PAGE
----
Predicting pharmacoresistance in pediatric epilepsy


  • Elaine C. Wirrell

    Corresponding author
    • Divisions of Epilepsy and Child and Adolescent Neurology, Department of Neurology, Mayo Clinic, Rochester, Minnesota, U.S.A
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Address correspondence to Elaine C. Wirrell, Child and Adolescent Neurology, Mayo Clinic, 200 First St SW, Rochester, MN 55905, U.S.A. E-mail:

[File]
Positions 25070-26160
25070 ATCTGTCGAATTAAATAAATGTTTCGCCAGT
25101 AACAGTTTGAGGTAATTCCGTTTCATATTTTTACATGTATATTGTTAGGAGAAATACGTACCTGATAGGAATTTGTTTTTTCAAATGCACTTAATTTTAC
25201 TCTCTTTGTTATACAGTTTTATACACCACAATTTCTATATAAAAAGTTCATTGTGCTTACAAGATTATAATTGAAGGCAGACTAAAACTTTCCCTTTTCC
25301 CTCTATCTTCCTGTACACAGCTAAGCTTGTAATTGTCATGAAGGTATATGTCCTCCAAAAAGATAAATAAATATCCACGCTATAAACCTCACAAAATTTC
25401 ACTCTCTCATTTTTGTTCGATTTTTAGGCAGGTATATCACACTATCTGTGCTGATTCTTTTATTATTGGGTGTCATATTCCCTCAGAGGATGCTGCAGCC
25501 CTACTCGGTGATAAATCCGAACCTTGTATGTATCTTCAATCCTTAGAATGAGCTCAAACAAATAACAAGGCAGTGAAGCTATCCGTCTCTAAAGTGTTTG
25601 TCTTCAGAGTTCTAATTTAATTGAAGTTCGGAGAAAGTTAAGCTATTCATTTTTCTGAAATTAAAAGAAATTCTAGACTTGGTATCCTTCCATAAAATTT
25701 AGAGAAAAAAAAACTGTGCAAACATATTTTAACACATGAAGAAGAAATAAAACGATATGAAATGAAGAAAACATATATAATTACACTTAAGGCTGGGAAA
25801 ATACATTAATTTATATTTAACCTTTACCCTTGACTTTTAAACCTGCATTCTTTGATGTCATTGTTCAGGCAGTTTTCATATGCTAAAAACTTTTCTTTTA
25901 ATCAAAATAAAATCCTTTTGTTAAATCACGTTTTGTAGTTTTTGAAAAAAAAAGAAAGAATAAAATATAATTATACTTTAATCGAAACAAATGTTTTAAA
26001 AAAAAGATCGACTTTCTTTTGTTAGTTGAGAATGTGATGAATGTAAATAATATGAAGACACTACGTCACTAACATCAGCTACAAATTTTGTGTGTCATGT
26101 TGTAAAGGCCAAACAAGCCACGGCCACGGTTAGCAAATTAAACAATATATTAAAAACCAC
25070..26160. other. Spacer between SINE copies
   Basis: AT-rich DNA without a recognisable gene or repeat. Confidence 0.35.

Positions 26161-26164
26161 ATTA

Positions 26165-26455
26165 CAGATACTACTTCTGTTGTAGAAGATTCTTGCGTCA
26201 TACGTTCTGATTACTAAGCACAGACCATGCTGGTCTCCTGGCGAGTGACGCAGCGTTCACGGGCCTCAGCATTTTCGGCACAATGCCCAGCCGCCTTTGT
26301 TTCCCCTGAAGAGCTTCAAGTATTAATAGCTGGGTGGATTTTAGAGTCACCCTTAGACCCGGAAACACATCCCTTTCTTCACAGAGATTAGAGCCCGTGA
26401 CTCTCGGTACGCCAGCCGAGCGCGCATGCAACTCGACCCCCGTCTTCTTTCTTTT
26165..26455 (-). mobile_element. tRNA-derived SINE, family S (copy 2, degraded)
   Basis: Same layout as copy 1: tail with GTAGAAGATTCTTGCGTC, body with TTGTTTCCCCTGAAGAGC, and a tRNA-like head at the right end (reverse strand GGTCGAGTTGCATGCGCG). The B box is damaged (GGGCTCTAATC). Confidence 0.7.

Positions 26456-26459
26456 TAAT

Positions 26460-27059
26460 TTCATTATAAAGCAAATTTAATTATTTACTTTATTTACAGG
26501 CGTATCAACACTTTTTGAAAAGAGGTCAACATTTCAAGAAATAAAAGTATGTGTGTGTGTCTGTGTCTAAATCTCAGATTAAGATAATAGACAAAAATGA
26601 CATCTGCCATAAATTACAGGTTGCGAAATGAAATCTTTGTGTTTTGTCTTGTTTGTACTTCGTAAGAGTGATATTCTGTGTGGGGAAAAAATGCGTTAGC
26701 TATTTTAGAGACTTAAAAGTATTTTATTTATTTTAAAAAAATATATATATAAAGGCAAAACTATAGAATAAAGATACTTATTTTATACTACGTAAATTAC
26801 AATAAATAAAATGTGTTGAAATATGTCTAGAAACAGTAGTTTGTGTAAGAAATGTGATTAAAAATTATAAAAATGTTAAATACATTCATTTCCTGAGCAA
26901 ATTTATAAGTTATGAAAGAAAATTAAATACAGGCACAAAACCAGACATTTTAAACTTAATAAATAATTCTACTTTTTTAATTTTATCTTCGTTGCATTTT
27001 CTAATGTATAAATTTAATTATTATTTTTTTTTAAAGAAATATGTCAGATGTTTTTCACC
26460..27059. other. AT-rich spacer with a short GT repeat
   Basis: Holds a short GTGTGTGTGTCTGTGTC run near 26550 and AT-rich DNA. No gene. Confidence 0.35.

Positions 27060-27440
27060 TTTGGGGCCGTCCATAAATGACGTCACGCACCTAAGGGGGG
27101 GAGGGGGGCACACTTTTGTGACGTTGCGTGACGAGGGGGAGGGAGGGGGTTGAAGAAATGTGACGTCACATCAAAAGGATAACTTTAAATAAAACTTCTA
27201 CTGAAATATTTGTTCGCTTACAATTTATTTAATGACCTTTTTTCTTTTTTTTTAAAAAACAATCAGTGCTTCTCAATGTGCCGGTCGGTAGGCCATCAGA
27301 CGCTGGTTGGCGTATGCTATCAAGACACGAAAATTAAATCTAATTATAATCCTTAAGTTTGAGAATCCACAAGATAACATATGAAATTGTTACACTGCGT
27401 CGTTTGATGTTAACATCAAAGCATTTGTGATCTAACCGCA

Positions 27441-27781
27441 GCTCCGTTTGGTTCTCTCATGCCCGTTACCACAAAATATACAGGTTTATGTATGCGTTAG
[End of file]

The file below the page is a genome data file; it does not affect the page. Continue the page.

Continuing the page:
Approximately 20% of children with epilepsy will be pharmacoresistant. The impact of intractable epilepsy extends far beyond just the seizures to result in intellectual disability, psychiatric comorbidity, physical injury, sudden unexpected death in epilepsy (SUDEP), and poor quality of life. Various predictors of pharmacoresistance have been identified; however, accurate prediction is still challenging. Population-based epidemiologic studies show that the majority of children who develop pharmacoresistance do so relatively early in the course of their epilepsy. However, approximately one third of children who initially appear pharmacoresistant in the first few years after epilepsy onset will ultimately achieve seizure freedom without surgery. The most significant predictor that early pharmacoresistance will not remit is the presence of a neuroimaging abnormality. Such children should be strongly considered for surgical evaluation.